B. Trial counsel failed to file a severance motion.
C. Trial counsel failed to file a motion to suppress the ski mask.
THE LOWER COURT ORDER DENYING THE PETITION MUST BE REVERSED SINCE DEFENDANT RECEIVED INEFFECTIVE ASSISTANCE OF PCR COUNSEL.
A. PCR counsel failed to challenge defendant's confession.
B. PCR counsel failed to challenge defendant's failure to testify at trial.
C. PCR counsel failed to raise the issue concerning the disputes which arose between defendant and trial counsel.
THE LOWER COURT ORDER DENYING THE PETITION
MUST BE REVERSED SINCE DEFENDANT RECEIVED
INEFFECTIVE ASSISTANCE OF APPELLATE COUNSEL ON THE DIRECT APPEAL.
THE LOWER COURT ERRED IN NOT ENTERTAINING ORAL ARGUMENT ON THE PETITION AND THE LOWER COURT ORDER MUST THEREFORE BE REVERSED.
THE LOWER COURT ORDER MUST BE REVERSED SINCE THE FIVE-YEAR TIME BAR OF R. 3:22-12 SHOULD NOT BE APPLIED TO BAR DEFENDANT'S CLAIMS.
A. The time bar should be relaxed on the grounds of excusable neglect.
B. The bar should be relaxed in the interest of justice.
THE SENTENCE WAS ILLEGAL AND DEFENDANT MUST BE RESENTENCED.
THE LOWER COURT ORDER DENYING THE PETITION MUST BE REVERSED SINCE DEFENDANT'S CLAIMS ARE NOT PROCEDURALLY BARRED UNDER R. 3:22-4.
THE LOWER COURT ORDER DENYING THE PETITION MUST BE REVERSED SINCE DEFENDANT'S CLAIMS ARE NOT PROCEDURALLY BARRED UNDER R. 3:22-5.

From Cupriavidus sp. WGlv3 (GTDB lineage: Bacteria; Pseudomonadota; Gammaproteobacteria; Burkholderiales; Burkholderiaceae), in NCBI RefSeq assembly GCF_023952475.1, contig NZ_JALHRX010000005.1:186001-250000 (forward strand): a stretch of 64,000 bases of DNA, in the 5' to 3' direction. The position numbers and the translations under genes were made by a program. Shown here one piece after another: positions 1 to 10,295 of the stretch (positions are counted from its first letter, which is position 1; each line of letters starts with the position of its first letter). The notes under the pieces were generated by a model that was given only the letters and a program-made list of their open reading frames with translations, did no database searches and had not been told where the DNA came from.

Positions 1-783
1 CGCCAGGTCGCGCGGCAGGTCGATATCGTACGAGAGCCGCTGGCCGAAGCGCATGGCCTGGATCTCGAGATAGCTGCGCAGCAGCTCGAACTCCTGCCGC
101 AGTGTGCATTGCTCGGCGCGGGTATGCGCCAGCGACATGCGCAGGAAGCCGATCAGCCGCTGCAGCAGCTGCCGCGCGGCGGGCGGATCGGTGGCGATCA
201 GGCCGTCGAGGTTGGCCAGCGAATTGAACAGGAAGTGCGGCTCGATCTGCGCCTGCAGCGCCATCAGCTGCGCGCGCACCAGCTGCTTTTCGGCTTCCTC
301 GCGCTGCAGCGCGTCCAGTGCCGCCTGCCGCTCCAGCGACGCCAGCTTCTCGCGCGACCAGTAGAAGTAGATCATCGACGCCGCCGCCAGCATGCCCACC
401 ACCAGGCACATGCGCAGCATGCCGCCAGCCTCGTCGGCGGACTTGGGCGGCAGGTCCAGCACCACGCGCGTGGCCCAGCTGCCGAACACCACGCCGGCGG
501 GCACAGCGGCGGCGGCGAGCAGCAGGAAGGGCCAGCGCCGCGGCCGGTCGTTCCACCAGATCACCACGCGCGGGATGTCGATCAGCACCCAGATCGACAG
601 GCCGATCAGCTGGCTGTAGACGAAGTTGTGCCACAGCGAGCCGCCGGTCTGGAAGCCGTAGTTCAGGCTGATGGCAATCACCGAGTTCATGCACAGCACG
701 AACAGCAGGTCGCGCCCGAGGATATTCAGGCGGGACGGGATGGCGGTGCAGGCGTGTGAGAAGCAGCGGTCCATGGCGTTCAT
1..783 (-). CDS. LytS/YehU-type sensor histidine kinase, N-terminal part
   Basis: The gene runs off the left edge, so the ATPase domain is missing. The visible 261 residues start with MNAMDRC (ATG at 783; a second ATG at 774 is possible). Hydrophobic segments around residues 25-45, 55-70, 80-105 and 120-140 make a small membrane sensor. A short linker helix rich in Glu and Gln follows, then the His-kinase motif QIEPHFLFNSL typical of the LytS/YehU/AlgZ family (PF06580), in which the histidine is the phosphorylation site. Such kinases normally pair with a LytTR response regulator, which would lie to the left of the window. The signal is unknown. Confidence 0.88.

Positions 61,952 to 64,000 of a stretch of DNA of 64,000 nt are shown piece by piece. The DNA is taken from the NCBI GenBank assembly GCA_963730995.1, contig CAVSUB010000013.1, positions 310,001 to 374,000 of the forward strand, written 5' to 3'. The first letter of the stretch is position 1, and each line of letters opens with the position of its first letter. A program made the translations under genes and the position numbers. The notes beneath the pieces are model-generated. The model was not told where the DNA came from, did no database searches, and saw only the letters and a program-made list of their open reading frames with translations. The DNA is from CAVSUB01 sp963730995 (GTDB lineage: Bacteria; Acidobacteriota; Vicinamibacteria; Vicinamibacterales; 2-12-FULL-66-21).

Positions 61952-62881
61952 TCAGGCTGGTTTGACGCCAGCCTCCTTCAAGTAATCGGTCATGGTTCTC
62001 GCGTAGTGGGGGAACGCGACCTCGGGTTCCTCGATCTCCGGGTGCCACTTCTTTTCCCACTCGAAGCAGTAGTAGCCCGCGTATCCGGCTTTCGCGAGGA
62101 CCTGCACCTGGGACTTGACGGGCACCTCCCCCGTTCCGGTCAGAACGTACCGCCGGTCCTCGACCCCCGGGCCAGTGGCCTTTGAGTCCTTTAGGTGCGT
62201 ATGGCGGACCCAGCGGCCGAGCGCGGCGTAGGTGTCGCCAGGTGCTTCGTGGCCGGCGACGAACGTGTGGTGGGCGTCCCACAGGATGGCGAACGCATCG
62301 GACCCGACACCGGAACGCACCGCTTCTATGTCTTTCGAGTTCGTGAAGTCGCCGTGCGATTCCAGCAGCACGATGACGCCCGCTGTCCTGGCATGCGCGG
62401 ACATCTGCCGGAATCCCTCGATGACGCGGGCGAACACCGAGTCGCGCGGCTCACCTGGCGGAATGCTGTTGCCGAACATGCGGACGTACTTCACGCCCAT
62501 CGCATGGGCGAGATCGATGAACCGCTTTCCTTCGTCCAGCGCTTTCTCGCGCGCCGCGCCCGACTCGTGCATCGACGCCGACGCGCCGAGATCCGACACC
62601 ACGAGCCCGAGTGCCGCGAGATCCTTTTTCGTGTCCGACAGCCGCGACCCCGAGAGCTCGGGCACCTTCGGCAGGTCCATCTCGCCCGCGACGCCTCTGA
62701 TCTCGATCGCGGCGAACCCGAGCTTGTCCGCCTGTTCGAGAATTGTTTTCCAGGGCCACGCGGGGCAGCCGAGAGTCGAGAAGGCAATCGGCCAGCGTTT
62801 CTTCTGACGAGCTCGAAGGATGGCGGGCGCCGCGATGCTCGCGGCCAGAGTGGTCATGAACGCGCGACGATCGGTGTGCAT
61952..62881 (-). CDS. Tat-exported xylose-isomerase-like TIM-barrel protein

THE LOWER COURT ERRED IN NOT GRANTING DEFENDANT'S REQUEST FOR AN EVIDENTIARY HEARING AND THE LOWER COURT ORDER MUST THEREFORE BE REVERSED.
We reject the arguments raised by defendant as lacking sufficient merit to warrant discussion in a written decision. R. 2:11-3(e)(2). We add the following brief comments.
In his first PCR petition, denied in 2006, defendant unsuccessfully argued that trial counsel was ineffective. Thus, the one-year period for filing subsequent PCR petitions would run from 2006 pursuant to Rule 3:22-12(a)(2)(C), unless defendant demonstrated he could not have discovered "the factual predicate for the relief sought" in his subsequent petition "through the exercise of reasonable diligence" until after that date, pursuant to Rule 3:22-12(a)(2)(B). He cannot.
Defendant's allegations predicated on the ineffectiveness of trial counsel should have been discovered through the exercise of due diligence and raised in defendant's first PCR petition. Defendant's assertions that his PCR counsel was ineffective, are similarly procedurally barred. Defendant in effect alleges that PCR counsel was ineffective for failing to allege certain deficiencies of trial counsel, however, we previously addressed the issue of trial counsel's failings, thus those arguments are procedurally barred by Rule 3:22-5 and Rule 3:22-4. Additionally, defendant's first PCR petition was denied in September 2006, therefore his claims of ineffectiveness of PCR counsel are also time-barred by Rule 3:22-12(a)(2)(B) because the alleged infectiveness of PCR counsel should have been discovered through the exercise of due diligence before February 2010 when defendant filed his third PCR petition.
Moreover, even on the merits, defendant is unable to demonstrate ineffective assistance of counsel. See Strickland v. Washington, 466 U.S. 668, 687, 694, 104 S.Ct. 2052, 2064, 2068, 80 L.Ed.2d 674, 693, 698 (1984).